November 1, 2021
For years, many companies have offered flexible hours and the results have proven positive. Studies have shown that flexible work schedules boosts productivity and employee morale, increasing employee retention significantly. But beyond flexible scheduling, four-day workweeks seems to be the buzz, with so many companies contemplating it or trialing it.
Research shows that moving to four-day workweeks can reduce overhead costs – electricity usage, office supplies, printing and copying. If you are customer-based, customer satisfaction is obviously a high priority. Four-day workweek may impact customer satisfaction and client needs, so companies have worked around this issue by alternating employee schedules. A recent study showed that 74% of office workers who were surveyed said they would love four-day workweeks. They cited reasons such as daycare costs, caring for elderly parents, and chronic illnesses making it difficult to travel or sit for long periods. Another study of companies that have switched report that overall, they experience a 60% higher productivity rate and increased employee satisfaction. Employees are taking fewer sick days and are generally more productive.
If you’re contemplating this for your company, here are a few things to keep in mind:
You can either take off one day of the week and continue to pay hourly employees for 40 hours or you can extend each day to 10-hour days (compressed workweek). Either way, it’s imperative that you be clear what your intention is (less burnout, high productivity, etc.). For more information, check out Andrew Barnes’ book, The 4 Day Week: How the Flexible Work Revolution Can Increase Productivity, Profitability and Wellbeing, and Help Create a Sustainable Future. Barnes is the founder of a financial services company that switched his company to a four-day week in 2018 while maintaining employees’ pay.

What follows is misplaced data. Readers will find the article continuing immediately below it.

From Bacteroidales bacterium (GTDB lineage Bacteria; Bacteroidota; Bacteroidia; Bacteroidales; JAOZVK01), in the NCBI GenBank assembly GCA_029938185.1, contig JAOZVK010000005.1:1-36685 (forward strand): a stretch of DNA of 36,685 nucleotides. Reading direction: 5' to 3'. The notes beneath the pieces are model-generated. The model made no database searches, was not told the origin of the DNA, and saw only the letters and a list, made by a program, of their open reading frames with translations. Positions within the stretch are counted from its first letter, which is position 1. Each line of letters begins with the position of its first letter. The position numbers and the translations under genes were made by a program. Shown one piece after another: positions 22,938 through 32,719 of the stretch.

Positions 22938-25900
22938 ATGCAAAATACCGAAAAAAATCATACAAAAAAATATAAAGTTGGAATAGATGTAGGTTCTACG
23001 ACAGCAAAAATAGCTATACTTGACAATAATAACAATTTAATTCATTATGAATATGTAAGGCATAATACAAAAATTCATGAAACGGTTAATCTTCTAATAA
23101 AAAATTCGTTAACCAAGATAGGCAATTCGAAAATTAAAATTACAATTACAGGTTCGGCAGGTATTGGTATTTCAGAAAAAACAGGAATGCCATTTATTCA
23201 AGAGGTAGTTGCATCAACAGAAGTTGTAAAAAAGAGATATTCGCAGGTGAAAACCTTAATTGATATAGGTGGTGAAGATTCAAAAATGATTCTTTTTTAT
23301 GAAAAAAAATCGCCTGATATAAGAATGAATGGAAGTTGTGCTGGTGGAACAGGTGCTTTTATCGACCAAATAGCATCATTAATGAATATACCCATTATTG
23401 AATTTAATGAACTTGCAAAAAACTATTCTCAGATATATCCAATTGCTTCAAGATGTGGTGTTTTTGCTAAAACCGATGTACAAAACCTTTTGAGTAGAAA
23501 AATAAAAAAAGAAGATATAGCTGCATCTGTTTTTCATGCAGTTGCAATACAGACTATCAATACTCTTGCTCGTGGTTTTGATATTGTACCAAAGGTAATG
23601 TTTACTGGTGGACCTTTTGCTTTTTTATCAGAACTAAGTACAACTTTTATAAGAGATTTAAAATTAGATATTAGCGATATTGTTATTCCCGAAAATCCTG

Lean on your HR department to find out overtime laws in your state. Policies such as leave, benefits, and time off should be clearly discussed. Also, consider the effect a 4-day workweek will have on part-time employees.
Top management needs to announce a new policy statement, ideally the CEO. At that point is when expected results should be discussed. With any change, it is important to educate and train your management teams so that there is a smooth transition.
During the trial, evaluate the productivity effects and expectations to see if it is conducive. By reducing the number of days we work, maybe we could get back to the forgotten ways of family and values. Parents would have more time to spend on home life rather than the opposite.
We interviewed Lindsay McCutchen, CEO of Career Start. Here’s what she had to say.
What is your viewpoint on four-day work weeks? Do you think you’ll ever adopt this?
“The idea of four-day workweeks and what people are suggesting it would accomplish in terms of flexibility and work-life balance is good; however, it may not be possible for all industries right away.
The concept might sound easy, but some companies would have to make major adjustments to make that happen, specifically manufacturing where they are used to running production 24 hours a day, seven days a week. They would have to realign all the different schedules. It would be a huge undertaking for companies to accomplish that.
Another part of that is to think about if we as customers are we ready for all businesses to move to a 4-day workweek? In this country, consumers are used to getting information/services right away. They want immediate results at the touch of their fingertips. It is quite possible that we will run into some service issues with a shorter work week. It’s not to say that companies shouldn’t implement some flexibility in other ways. Companies are getting creative because they need to. Many are looking at using technology as a way to increase productivity. Changing from the 9-5, 40-hour work week and offering employees options like work from home and flex status is another way to help employees achieve a work life balance.”
Four-day workweeks and flexible hours have been said to help with overall mental health, being that people have an extra day to themselves or more time to do what they love.